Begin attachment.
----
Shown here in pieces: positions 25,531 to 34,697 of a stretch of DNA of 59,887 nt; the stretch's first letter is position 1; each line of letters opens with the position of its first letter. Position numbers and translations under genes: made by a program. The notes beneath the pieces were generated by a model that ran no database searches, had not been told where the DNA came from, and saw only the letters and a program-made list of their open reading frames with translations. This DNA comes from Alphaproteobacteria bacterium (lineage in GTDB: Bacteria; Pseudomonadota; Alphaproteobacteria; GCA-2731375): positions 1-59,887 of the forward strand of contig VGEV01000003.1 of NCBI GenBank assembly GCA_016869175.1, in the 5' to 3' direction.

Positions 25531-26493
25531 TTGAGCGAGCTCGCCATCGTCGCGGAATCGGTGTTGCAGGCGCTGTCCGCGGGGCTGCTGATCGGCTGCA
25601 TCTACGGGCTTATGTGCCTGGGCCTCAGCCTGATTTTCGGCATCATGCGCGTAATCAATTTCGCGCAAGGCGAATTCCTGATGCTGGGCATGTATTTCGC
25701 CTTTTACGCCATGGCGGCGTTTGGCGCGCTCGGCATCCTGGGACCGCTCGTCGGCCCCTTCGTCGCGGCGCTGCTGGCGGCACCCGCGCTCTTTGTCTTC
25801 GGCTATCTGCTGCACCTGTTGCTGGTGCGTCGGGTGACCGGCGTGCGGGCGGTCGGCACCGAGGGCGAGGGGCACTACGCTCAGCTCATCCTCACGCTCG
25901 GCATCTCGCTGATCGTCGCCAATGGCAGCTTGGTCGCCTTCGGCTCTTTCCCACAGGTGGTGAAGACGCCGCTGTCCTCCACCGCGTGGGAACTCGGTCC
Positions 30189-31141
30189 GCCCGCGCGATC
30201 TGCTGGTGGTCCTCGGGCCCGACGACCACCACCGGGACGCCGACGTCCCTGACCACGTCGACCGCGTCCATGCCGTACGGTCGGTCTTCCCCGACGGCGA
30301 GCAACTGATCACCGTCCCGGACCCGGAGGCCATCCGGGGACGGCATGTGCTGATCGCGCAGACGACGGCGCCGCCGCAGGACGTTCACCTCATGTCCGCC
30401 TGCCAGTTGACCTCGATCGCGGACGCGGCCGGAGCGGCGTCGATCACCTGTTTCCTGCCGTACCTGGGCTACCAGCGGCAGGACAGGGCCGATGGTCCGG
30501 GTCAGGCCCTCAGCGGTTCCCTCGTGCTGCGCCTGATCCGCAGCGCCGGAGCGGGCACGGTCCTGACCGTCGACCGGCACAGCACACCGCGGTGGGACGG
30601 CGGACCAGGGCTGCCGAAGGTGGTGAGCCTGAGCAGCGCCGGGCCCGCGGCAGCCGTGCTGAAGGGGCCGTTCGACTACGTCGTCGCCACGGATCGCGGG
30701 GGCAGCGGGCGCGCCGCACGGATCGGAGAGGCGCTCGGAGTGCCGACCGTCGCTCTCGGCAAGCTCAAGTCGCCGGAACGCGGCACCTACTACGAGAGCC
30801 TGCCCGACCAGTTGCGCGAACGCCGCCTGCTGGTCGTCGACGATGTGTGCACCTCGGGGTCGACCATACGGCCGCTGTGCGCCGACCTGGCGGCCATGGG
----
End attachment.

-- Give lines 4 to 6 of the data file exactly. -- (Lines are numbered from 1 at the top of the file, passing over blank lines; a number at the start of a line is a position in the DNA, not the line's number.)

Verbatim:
25601 TCTACGGGCTTATGTGCCTGGGCCTCAGCCTGATTTTCGGCATCATGCGCGTAATCAATTTCGCGCAAGGCGAATTCCTGATGCTGGGCATGTATTTCGC
25701 CTTTTACGCCATGGCGGCGTTTGGCGCGCTCGGCATCCTGGGACCGCTCGTCGGCCCCTTCGTCGCGGCGCTGCTGGCGGCACCCGCGCTCTTTGTCTTC
25801 GGCTATCTGCTGCACCTGTTGCTGGTGCGTCGGGTGACCGGCGTGCGGGCGGTCGGCACCGAGGGCGAGGGGCACTACGCTCAGCTCATCCTCACGCTCG